“There is nothing to be done. This is the way things are. It is inevitable.”

It is altogether probable that there is an executive of an air-polluting industry who has a beloved child who suffers from asthma caused by air pollution. In such a situation the Sympathetic Mind cries, “Stop! Change your life! Quit your job! At least try to discover the cause of the harm and do something about it!” And here the Rational Mind must either give way to the Sympathetic Mind, or it must recite the conventional excuse that is a confession of its failure: “There is nothing to be done. This is the way things are. It is inevitable.

– Wendell Berry, “Two Minds” in Citizenship Papers.

In this essay Berry contrasts what he calls the Rational Mind and Sympathetic Mind. This fictional example of the differences between the two ways of engaging the world is notable for how it summarizes our typical responses to critical issues. When faced with evidence about climate change or racial segregation, to take two common and easily-accessed examples, we are commonly told – or tell ourselves – that there is nothing to be done.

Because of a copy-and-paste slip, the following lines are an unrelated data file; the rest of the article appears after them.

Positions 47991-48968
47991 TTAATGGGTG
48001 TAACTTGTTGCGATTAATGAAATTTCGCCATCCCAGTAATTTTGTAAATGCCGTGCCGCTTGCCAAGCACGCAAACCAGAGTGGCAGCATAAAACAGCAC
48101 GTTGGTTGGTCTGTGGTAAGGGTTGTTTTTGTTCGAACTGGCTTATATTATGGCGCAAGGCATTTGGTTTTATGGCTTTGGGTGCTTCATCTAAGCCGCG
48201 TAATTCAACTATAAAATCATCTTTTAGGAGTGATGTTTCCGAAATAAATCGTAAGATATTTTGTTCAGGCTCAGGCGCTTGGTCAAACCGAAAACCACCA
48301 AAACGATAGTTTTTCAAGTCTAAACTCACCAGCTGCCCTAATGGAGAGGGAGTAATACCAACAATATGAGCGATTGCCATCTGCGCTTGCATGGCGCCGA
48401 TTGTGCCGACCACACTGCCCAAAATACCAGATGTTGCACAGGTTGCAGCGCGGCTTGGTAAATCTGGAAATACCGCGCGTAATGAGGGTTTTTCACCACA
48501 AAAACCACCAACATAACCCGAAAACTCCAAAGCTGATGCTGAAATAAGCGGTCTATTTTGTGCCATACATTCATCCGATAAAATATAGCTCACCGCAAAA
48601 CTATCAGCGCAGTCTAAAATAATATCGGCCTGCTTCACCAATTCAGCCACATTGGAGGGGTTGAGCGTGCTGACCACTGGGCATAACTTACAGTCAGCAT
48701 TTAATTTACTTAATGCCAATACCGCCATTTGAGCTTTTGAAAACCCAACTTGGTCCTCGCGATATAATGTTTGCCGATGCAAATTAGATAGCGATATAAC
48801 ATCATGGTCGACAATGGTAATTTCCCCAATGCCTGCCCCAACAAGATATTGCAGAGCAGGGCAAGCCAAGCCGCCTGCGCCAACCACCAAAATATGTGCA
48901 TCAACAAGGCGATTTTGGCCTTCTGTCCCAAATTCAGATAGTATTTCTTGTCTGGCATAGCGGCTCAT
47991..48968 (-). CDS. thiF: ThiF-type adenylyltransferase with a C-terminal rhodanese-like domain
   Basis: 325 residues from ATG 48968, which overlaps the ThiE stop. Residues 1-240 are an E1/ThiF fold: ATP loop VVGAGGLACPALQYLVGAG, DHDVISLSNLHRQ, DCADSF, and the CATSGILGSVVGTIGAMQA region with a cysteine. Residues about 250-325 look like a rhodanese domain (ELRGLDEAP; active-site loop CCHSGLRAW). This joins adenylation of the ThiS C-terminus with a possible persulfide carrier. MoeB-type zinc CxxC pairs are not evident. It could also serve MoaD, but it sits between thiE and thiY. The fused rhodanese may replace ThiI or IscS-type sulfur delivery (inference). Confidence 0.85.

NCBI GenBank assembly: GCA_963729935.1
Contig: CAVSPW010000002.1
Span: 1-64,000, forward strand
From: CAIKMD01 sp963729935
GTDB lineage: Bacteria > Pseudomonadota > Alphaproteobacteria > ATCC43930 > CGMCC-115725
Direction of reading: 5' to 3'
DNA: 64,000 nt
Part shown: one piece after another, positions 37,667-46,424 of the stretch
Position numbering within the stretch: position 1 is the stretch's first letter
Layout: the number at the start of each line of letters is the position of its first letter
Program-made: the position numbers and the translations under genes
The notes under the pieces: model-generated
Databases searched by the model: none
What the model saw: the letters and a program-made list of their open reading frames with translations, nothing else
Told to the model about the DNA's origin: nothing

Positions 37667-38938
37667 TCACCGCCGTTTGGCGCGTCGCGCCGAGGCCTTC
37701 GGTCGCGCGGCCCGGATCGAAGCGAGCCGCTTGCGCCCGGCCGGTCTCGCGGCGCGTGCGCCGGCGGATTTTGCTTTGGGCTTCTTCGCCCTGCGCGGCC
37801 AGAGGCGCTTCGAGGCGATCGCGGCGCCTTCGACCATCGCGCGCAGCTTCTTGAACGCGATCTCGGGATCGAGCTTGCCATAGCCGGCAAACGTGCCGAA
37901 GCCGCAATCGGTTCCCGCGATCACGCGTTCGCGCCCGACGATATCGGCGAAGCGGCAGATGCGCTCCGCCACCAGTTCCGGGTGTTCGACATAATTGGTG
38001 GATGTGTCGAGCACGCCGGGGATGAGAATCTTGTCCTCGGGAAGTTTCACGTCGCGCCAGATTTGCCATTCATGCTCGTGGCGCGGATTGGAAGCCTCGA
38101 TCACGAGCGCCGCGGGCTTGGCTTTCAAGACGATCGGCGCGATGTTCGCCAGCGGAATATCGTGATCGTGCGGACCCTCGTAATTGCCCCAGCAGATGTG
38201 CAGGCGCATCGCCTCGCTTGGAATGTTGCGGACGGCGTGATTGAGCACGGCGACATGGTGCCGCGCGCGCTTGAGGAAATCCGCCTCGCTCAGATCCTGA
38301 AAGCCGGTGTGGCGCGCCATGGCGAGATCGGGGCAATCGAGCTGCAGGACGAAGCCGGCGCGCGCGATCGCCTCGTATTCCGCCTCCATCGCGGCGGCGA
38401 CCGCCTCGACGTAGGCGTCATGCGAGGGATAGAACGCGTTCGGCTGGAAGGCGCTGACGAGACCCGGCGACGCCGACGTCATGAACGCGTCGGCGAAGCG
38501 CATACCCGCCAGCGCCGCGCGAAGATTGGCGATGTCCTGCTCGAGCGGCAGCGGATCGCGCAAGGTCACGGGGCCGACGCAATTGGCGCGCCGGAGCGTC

This is a lie, of course. There are plenty of small and big things to be done about the decisions we make that inflict harm upon our neighbors and the land. But Berry’s Rational Mind does not allow room for the sort of blunt truth that leads to creative possibilities. So we are left living under delusions about our own inability to make changes, about the inevitability of inequity. Telling the hard but hopeful truth requires a different mindset, one that privileges relational proximity and compassion over the faceless systems which benefit from our passivity.

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